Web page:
Kristin McIver is an Australian artist whose practice includes sculpture, painting and installation. Her most recent exhibitions include “Status Quo” at James Makin Gallery in Melbourne, Asialink’s touring exhibition “Vertigo”, “Lifeless III at Royale Projects, Palm Springs, California, Sitting Piece, an important survey of Melbourne contemporary artists at the National Gallery of Victoria. McIver’s work has been selected as a finalist in awards and residencies, including at OMI International Arts Centre in Ghent, New York, the Melbourne Sculpture Prize (winner), The Substation Contemporary Art Prize, Melbourne, the Montalto Sculpture Prize and the City of Whyalla Art Prize.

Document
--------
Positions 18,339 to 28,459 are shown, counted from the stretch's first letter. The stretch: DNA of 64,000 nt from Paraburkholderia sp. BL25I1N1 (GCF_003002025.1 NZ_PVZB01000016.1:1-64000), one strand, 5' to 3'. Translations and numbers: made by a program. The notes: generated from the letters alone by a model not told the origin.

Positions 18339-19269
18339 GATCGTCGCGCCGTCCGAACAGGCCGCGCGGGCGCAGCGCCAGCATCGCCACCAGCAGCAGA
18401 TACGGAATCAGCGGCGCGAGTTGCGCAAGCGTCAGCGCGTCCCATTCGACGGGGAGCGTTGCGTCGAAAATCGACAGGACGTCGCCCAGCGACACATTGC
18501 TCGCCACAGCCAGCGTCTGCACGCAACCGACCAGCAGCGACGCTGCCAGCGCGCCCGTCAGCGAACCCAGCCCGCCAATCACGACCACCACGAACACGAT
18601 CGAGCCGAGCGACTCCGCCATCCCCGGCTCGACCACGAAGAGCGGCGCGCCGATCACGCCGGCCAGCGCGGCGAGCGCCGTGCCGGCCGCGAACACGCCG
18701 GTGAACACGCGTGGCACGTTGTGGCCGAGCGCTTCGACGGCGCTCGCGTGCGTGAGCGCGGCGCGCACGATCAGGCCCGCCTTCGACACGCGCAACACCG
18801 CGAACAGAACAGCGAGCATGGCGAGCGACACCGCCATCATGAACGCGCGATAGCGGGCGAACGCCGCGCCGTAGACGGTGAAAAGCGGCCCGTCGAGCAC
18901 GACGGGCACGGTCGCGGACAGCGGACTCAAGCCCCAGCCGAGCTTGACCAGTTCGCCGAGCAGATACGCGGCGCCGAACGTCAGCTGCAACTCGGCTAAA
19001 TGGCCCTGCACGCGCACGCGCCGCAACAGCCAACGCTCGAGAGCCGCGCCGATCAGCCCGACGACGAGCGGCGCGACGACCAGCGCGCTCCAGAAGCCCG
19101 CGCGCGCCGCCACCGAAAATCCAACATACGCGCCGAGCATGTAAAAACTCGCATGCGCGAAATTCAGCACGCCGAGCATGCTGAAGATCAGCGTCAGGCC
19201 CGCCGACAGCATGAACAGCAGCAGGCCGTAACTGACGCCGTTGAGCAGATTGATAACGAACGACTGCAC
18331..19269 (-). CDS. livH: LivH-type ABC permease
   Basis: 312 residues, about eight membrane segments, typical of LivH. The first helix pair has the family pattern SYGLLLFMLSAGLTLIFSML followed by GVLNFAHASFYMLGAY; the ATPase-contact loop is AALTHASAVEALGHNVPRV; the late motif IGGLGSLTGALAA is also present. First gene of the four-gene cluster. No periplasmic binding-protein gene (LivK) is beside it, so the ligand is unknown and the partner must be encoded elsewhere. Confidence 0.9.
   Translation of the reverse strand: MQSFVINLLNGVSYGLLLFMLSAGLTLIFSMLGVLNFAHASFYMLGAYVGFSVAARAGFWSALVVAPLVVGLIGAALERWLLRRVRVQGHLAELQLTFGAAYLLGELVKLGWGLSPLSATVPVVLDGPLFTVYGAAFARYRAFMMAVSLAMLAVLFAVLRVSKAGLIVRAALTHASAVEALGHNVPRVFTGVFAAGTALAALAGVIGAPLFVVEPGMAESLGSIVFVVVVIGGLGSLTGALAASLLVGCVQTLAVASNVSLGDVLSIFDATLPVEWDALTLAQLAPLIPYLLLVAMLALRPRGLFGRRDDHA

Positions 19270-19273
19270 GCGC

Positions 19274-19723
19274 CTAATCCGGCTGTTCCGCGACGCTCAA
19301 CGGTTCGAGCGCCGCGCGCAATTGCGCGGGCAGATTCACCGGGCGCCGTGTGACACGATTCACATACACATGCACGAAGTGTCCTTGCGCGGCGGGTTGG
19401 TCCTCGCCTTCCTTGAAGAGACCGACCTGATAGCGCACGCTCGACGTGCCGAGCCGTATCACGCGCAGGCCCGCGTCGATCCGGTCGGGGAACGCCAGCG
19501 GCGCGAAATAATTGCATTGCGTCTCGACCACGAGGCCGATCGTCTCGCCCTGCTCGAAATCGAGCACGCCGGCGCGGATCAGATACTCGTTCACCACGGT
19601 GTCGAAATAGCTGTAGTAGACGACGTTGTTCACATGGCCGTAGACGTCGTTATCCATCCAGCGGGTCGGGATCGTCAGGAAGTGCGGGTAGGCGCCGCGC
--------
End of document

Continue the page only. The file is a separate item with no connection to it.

Residency Unlimited (RU) is a residency program for artists and curators located in Carroll Gardens at 360 Court Street; it is situated inside the atrium of an old church building. RU is a non-profit organization that creates customized residency formats to support the creation, presentation and dissemination of contemporary art by local/international artists and curators. RU implements programming partnerships with commercial galleries, non-profit spaces and art centers in New York City giving a larger visibility to the artists in residence.
- The Kristin McIver show closes on April 28th.
Terra Sannita II 2013 60″ x 55″, handmade lime paint, pigments, oil pastel, shellac and graphite on canvas.
Check out Orazio’s new site to see more of his beautiful work.
Court Tree Collective proudly presents Still Here by Carroll Gardens artist Mark Street. Mr. Street brings a show of lightbox collages, a triptych video projection and a single channel loop projected weekly through the translucent upper window of Court Tree.